A principle element of graded activity is to start slowly and increase slowly, gradually
increasing both the level of activity and the duration.
- Teach CFS patients that all exercise needs to be followed by a rest period at a 1:3 ratio,
resting 3 minutes for each minute of exercise. Some patients can exercise for remarkably
short periods, just 2-5 minutes, without risking a relapse.
- Advise deconditioned patients to limit themselves to the basic activities of daily living until
they have stabilized. Several daily sessions of brief, low-impact activity can then be
added, such as a few minutes of stretching, strength exercises or light activity like
walking or cycling. These sessions are increased by 1-5 minutes a week as tolerance
- Advise patients to return to the most recent manageable level of activity if they report that
exercise is worsening symptoms. Daily exercise may be divided into two or more
sessions to avoid symptom flare-ups; some patients, however, cannot exercise daily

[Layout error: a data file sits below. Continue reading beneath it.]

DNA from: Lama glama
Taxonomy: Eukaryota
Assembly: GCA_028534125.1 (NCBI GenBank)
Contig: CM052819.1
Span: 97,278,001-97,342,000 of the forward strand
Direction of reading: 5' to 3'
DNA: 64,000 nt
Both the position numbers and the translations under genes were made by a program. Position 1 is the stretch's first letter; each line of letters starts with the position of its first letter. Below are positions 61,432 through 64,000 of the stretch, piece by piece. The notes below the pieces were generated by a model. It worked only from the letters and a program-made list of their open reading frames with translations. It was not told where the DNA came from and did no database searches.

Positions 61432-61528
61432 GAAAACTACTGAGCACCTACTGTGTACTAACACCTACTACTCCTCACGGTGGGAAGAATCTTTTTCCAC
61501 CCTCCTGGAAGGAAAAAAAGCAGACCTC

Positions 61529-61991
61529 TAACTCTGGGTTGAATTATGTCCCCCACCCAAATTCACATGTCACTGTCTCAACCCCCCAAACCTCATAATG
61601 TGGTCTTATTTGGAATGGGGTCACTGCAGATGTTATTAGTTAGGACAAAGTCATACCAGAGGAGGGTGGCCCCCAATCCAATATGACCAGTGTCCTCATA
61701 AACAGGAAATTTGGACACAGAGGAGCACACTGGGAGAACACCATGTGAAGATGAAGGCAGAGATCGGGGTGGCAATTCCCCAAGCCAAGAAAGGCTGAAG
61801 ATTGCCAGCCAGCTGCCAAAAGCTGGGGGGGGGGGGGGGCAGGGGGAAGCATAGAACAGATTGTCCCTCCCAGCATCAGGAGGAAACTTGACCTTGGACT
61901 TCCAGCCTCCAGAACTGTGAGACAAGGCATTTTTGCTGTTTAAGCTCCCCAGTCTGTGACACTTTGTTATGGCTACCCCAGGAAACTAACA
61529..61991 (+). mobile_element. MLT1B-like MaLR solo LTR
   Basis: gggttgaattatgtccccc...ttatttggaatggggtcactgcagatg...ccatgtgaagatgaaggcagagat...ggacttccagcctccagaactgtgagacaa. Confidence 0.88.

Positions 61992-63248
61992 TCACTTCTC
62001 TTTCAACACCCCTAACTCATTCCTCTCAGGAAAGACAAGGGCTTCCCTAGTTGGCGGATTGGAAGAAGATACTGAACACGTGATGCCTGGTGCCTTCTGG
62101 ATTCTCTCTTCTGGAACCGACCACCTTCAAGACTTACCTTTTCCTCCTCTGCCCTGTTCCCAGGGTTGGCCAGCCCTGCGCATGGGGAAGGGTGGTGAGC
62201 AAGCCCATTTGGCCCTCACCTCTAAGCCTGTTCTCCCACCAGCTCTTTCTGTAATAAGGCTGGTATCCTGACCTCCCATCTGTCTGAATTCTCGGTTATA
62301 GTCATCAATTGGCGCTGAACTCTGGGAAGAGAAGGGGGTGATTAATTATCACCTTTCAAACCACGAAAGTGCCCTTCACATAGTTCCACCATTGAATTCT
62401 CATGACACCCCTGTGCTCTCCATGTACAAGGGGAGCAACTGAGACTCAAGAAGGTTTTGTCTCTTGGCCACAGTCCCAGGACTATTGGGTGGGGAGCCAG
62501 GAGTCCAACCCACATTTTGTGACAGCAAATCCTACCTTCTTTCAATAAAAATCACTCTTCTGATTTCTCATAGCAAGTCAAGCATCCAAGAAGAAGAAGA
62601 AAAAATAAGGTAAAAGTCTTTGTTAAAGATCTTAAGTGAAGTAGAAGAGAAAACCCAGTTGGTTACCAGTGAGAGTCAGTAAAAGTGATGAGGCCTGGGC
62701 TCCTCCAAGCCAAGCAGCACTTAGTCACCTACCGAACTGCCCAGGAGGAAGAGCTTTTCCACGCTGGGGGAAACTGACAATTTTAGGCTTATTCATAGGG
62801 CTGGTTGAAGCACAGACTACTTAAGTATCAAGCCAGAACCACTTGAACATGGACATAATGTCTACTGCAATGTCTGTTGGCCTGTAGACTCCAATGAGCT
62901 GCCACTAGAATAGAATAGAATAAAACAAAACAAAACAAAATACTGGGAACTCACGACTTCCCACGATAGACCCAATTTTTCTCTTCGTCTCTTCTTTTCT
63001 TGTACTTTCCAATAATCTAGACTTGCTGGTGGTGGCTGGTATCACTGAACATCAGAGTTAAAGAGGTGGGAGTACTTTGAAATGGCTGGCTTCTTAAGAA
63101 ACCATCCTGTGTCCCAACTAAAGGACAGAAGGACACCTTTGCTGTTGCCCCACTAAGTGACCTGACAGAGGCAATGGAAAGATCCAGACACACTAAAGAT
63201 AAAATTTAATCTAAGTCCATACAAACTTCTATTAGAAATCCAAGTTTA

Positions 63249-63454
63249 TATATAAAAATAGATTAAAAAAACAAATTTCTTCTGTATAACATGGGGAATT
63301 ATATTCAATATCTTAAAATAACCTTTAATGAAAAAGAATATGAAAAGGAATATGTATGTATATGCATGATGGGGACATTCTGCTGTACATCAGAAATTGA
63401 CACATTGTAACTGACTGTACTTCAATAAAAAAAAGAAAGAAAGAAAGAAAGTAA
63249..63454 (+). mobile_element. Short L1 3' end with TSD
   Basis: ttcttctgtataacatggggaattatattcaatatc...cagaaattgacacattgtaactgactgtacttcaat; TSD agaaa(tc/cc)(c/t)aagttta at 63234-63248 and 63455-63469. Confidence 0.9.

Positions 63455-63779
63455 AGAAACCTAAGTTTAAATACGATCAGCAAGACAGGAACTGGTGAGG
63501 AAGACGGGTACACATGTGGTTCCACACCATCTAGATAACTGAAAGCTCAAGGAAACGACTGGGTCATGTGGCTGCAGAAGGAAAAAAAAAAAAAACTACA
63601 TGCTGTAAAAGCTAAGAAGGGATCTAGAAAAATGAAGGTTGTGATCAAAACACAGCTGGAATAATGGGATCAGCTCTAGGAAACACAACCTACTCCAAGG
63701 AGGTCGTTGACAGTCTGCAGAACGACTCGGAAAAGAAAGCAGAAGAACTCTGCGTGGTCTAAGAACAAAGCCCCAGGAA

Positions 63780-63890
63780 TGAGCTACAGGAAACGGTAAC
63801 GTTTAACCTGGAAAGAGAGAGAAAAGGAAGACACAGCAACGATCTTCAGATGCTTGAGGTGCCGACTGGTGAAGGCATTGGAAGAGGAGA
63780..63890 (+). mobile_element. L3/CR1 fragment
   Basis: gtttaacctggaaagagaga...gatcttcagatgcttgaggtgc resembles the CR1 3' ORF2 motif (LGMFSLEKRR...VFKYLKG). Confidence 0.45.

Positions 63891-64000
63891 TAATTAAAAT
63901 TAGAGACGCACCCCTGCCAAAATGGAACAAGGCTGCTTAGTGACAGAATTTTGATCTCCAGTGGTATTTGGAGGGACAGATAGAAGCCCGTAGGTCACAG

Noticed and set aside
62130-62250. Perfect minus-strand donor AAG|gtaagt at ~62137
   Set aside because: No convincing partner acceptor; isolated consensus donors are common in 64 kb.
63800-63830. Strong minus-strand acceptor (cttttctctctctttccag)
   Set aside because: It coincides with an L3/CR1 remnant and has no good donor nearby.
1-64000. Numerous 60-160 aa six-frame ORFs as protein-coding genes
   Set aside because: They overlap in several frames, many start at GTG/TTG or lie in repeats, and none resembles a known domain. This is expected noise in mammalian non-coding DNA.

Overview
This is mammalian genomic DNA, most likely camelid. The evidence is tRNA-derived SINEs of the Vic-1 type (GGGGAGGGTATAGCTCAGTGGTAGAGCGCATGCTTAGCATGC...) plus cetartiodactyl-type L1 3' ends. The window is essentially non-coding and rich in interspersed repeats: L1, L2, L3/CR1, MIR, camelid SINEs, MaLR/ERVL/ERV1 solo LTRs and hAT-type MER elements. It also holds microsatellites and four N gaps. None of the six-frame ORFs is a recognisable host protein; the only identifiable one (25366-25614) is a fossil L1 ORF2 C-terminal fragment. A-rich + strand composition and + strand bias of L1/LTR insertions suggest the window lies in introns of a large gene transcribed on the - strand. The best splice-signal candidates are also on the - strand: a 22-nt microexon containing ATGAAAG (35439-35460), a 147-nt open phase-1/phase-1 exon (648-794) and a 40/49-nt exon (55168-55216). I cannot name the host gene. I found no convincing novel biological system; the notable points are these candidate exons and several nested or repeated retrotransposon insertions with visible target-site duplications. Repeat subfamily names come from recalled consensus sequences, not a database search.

early in the course of their rehabilitation.
ENERGY MANAGEMENT PROGRAMS
Two energy management programs-pacing and envelope theory-may be useful for CFS
patients. These are often part of cognitive behavioral therapy (CBT), but they can be prescribed
as stand-alone interventions.
Activity pacing involves moderating activity to minimize the push-crash cycle. Patients are
advised to do specific activities, such as household tasks, in small, manageable chunks with rest
breaks, rather than in a single energy-depleting effort. Activity should be spread evenly
throughout the day, and it should not exacerbate fatigue or other symptoms. Once patients are
stabilized, activity is incrementally increased.
Envelope theory instructs patients to view their available energy as if it were a bank account. If